The laughter, as some of you might have figured out, is for the way we in the media reported the developments in Karnataka High Court over Jayalalithaa’s bail plea.

Even by Indian media’s remarkable consistency in plumbing lows, the bizarre goof up in reporting the bail that was not to be marks one of its deepest depths. Media houses ran the story that Jayalalithaa had been granted bail, based on the quotes of an advocate who had just come out of the court after listening to the judge giving the verdict. NO, that would have been too sensible and logical. News outlets had the report based on what the advocate said when they thrust all the mikes at him, while at around the same time the judge had not even begun dictating his verdict inside the court hall.

But even without outside confusion, reporting on legal matters is fraught with difficulty mainly because legal issues —- pardon if we get a bit technical here — tend to get a lot technical.

So, here we present a quick check-list for the benefit of reporters on court matters. We have good credentials to give advice on judicial matters. We have watched Boston Legal a couple of times.

Also, though the primer is for journalists, lay persons are also welcome to read this, as anybody can be a journalist these days

1) To start off, find out what they mean by prosecution, bailiff, respondent, defendant, centre forward et al. In judicial circles, these have important meanings. Once you grasp it, as a journalist you owe it to your readers to never use them under any circumstance, except when perhaps threatened with a loaded gun. Seriously, the moment any sane person comes across in a newspaper report a sentence with the word, say, plaintiff, he or she instantly moves to the section that features Brad Pitt and Jennifer Lawrence in extremely provocative poses.

2) Realise that there is a major difference between a lawyer and an advocate. This will help you to …add value to the news report? No, it will help you to create an impression with a wide-eyed intern that you are a knowledgeable and intelligent journo when in reality you once mistook a sulabh sauchalaya for a munsif court. As far as the lay reader goes, it doesn’t anyway matter whether you mix up advocate and lawyer, because you totally lost him/ her (the reader) when you brought up the term amicus curiae in your first paragraph.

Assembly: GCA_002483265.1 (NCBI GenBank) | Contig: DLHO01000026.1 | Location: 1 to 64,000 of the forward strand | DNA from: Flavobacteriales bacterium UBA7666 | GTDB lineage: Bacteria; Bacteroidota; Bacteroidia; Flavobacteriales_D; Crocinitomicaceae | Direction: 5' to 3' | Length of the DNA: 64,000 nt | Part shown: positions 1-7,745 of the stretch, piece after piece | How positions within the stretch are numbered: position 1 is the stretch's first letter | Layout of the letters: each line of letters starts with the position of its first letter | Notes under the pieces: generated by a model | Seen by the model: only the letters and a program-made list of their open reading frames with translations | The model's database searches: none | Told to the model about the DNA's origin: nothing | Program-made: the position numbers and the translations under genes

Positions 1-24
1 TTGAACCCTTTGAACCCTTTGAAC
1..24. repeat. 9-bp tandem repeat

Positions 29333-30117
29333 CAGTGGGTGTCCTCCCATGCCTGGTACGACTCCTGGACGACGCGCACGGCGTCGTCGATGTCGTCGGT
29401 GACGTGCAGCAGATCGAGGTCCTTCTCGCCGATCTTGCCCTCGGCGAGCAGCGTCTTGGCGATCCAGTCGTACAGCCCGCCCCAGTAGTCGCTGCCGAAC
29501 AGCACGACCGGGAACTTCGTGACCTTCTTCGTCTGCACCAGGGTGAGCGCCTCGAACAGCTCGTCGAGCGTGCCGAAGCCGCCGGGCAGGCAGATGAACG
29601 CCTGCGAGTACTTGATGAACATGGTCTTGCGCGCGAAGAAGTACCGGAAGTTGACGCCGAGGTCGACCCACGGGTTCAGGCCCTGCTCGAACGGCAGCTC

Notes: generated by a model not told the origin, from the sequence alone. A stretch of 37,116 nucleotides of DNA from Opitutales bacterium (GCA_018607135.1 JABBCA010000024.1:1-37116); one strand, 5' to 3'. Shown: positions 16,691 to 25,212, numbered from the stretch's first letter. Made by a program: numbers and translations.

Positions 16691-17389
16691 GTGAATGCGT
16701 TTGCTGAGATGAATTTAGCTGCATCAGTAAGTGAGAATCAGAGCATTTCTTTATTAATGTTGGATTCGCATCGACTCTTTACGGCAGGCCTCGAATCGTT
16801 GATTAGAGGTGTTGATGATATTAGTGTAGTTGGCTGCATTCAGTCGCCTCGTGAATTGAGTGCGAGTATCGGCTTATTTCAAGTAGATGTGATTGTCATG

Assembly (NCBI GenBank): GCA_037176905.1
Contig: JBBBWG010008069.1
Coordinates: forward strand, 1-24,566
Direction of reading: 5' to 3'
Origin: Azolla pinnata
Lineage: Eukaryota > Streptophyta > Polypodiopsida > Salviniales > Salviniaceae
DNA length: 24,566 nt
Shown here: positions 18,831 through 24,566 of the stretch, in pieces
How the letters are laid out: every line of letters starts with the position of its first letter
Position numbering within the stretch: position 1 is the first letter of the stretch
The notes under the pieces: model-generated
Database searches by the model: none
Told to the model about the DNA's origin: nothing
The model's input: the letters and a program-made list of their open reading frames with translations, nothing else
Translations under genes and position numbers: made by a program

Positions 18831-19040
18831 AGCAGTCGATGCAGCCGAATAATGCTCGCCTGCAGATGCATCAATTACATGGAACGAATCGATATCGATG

3) While reporting on court verdicts, don’t get carried away by oral instructions, strictly go by what is said in the ‘order copy’, which is usually a thickish document marked by the presence of long sentences and foreign phrases that are used in English under the Rotary Exchange Programme.

4) Patiently read the ‘order copy’ from start to finish. As a journalist, this will give you the much needed insight on how to waste time. (Otherwise, for actual reporting reading the last two paragraphs that usually contain the operative portion of the verdict would suffice).

5) As a reporter you may wonder how to make sense of foreign phrases in judicial reports? Okay, this is a bit tricky and so we will try to deal this with a practical example:

 “The charge that the councillor makes about the city’s roads and bridges also applies, mutatis mutandis, to its schools and municipal buildings.”

The problem word here is obviously: mutatis mutandis. What the heck does it mean? Try to work this out logically. Which language is it from? Latin. This should give you a big, big clue. Yes, you got it. If the language itself is long dead, how come individual words from it can still be alive and make sense? It can’t, right? Now remove mutatis mutandis from the sentence.

“The charge that the councillor makes about the town’s roads and bridges also applies to its schools and municipal buildings.”

Makes sense? See, we told you, no?

The general thumb rule in these circumstances is: In an otherwise perfectly normal line, when you encounter a foreign phrase, feel free to ignore it.

6) Judicial briefs contain a lot of sentences that sometimes run longer than the actual sentences that the judges hand over to criminals. Like in journalism, the judiciary is paid for on the basis on the number of words they come up with. At least that is what our suspicion is.

7) Have a fair understanding of the various laws in the statute. Also, acquire a decent knowledge of the Constitution. This will help you if you intend to sit for the law exams. Otherwise, we don’t know how this will help you in every-day news reporting.

8) And finally, when inside the court hall, always follow the prescribed rules and etiquette: Wear totally silly attire.